If you’ve never heard the term “karma yoga,” now’s probably the time to find a copy of the Bhagavad Gita and start reading. In chapter three, Krishna advises the young warrior Arjuna to “strive constantly to serve the welfare of the world; by devotion to selfless work one attains the supreme goal of life” (translation by Eknath Easwaran).
What does this have to do with a week of yoga at Esalen, overlooking the Pacific Ocean just south of Big Sur? Allow me to explain. First off, for the uninitiated, Esalen is the impeccably well-kept slice of paradise with unsurpassed ocean views and sounds, thriving organic gardens, sociable mineral baths, endless healthy food, and transformative massages. From June 11 to 16, it hosted the second annual Esalen Yoga Festival, featuring yoga led by Mark Whitwell, Shiva Rea, Thomas Fortel and Seane Corn. Did I mention Michael Franti playing an acoustic concert on the lawn? You might say, if this is selfless service, sign me up!
But the festival was more than just a week of great yoga and rejuvenation in paradise. It was an exploration of the interconnections between yoga and service. Festival organizer Amy Hanaughan said the karma yoga theme chose itself – it was that clear and obvious. “I’m observing in myself and others as western yogis the desire to take our practices to the next level,” explained Amy. “We’ve done so much internal discovery and healing that this amazing energy we’ve cultivated on our mats is calling us to reach out and serve others. We are a powerful community and can really play a part in raising the vibration of ourselves, our families and our communities.”
This theme set a powerful tone for the week, starting with the opening gathering on Sunday night. In the days that followed, each teacher wove the theme of seva (selfless service) through his or her three-hour morning asana classes in his or her own unique and inspiring ways. The 150 yogis and yoginis were divided up into four groups based on their self-described level of asana practice, and the groups stayed intact the whole week. Each of the four teachers led an asana practice with each group over the course of the week, so that all the participants could experience all four fabulous teachers.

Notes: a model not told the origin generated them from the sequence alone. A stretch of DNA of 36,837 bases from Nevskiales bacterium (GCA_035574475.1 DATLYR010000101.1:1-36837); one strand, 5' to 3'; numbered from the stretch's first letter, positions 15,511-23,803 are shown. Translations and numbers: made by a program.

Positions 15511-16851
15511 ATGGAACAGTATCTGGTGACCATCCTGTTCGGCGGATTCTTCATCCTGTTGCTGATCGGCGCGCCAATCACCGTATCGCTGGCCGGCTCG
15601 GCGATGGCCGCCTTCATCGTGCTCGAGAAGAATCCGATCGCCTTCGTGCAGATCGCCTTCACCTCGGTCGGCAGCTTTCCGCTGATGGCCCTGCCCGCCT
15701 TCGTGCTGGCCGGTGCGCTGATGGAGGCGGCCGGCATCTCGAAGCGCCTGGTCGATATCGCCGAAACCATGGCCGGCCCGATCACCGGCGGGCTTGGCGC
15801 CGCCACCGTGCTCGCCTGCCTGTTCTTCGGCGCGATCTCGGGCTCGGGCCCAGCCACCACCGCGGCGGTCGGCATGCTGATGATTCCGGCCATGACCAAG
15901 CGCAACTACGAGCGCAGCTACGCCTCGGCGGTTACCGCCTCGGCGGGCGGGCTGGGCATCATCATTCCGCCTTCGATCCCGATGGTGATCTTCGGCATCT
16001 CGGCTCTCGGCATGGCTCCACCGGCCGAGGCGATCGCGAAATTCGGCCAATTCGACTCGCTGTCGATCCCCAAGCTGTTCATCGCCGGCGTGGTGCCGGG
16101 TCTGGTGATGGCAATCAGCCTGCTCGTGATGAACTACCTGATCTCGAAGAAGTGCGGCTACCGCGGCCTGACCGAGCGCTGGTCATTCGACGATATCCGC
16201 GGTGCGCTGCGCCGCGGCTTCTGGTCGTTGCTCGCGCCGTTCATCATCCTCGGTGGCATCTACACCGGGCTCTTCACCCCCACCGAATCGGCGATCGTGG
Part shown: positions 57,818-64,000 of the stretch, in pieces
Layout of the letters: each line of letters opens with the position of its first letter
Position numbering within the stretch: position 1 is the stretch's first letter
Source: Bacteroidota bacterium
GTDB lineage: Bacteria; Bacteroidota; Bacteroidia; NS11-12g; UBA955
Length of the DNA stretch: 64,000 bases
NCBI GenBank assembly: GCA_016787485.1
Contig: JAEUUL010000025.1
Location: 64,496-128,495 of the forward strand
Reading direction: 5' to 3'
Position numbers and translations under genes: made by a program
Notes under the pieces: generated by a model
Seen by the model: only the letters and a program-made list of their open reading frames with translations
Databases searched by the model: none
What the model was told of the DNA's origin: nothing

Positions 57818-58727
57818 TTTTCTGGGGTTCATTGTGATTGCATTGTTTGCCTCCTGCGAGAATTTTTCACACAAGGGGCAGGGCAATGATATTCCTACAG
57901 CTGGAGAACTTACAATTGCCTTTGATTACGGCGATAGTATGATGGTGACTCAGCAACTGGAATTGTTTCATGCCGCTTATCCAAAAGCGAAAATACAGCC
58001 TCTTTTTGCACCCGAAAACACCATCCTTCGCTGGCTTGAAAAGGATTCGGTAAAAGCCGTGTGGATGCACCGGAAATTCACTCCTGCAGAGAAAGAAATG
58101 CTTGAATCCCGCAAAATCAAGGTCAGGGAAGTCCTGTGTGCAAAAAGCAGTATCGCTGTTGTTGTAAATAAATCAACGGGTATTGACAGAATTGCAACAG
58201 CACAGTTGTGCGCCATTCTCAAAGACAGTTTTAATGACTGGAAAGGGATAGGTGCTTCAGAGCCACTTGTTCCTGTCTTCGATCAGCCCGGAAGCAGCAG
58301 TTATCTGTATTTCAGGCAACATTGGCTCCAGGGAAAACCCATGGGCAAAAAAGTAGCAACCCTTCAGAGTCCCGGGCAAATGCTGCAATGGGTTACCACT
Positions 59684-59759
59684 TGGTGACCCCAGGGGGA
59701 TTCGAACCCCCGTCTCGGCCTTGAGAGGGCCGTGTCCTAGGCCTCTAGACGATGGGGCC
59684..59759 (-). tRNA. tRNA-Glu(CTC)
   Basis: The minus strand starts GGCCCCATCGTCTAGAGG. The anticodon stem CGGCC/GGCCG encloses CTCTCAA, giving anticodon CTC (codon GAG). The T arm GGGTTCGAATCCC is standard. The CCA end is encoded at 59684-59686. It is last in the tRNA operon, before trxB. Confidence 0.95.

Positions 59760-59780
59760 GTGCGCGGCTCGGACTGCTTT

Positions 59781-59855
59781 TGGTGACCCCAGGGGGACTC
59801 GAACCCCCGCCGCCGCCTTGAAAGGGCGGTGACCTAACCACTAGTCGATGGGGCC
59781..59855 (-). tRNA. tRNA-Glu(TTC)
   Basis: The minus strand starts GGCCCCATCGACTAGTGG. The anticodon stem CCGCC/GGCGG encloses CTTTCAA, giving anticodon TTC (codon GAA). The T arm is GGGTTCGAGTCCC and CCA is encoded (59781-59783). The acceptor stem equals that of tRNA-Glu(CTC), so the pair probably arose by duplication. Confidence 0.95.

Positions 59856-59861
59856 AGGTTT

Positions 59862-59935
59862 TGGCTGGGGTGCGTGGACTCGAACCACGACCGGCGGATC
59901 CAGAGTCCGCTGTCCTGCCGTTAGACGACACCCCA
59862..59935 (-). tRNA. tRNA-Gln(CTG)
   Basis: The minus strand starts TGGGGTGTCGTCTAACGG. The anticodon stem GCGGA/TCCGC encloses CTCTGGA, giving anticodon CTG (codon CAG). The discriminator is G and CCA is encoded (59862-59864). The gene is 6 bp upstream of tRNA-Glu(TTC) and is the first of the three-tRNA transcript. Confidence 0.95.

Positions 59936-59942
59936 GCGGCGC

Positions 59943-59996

Shiva Rea explained, “Esalen’s history from the Essalen Indians’ healing gatherings to its activation of the frontiers of human consciousness over the past four decades brings shakti to any visionary retreat, particularly this year’s focus on the Yoga of Action. I was transformed by every session that became one whole sadhana…The intensity of the focus was on clarifying one’s self and the collective as a conduit, a vehicle for living yoga in service to the One.”
Seane Corn commented, “For years, my yoga practice was ‘How can yoga change me?My body?My life?’I saw my individual healing as separate from universal healing, and it is this practice of separation that is the ultimate cause of our global dysfunction.The practice of yoga teaches us that we are all one, all connected.Therefore, spiritual activism, taking the yoga off the mat and into the world, is a way for all of us to serve, connect and reach – way beyond the stretch.
”One morning, everyone came to the lawn in a giant circle and shared a yoga mala – 108 sun salutations – accompanied by musicians Suzanne Sterling, Joey Lugassy, Amy Hanaughan, Christopher Morro and Shiva Baum. What a powerful wave of energy! The afternoons featured leisurely lunch conversations, an intriguing table of seva organization materials to peruse, restorative yoga, AcroYoga and plenty of time to soak up the magic of the land and sea.
In the evenings, the entire posse gathered. One night, we watched Michael Franti’s documentary I Know I Am Not Alone, about his trip to embattled Baghdad and Jerusalem. It provided a close-up view of one person’s journey into the effects of war and into the human heart. We started to see beneath the individual faces and stories in the film and into the human experience – the desire for peace, happiness and safety.
The next afternoon, Michael led an inspiring session on how to “speak your mind, sing your truth.” He shared personal reflections on peacemaking, being human, sustaining one’s self through personal practice and sustaining one’s community and the planet through service. Then several participants were randomly chosen from the group to get up and improvise their way through a little song-story, until the last person moved everyone to tears. And then we made commitments – our own personal commitments to sustaining ourselves, our relationships or community, and the planet.
What else could happen next except a fire ceremony led by Bhagavan Das and DJ Reverend Lance? Then, Shiva Rea led an explosive Yoga Trance Dance, in which she gave every man within range a painted chest, inviting him to be a peace warrior. Is it surprising that restorative yoga on the last afternoon was a highlight for many?!
While it may sound like an action-packed, exhausting week, most participants seemed to find plenty of time and inclination to relax and enjoy. There was talk of service – and of all the ordinary joys and challenges of being alive, here and now. At the end of it all, we headed home refreshed and inspired, our hearts open wider and our aspirations pegged higher. With these 150 people spreading peace across the continent – and countless more out there doing the same – how can there be room for anything but hope?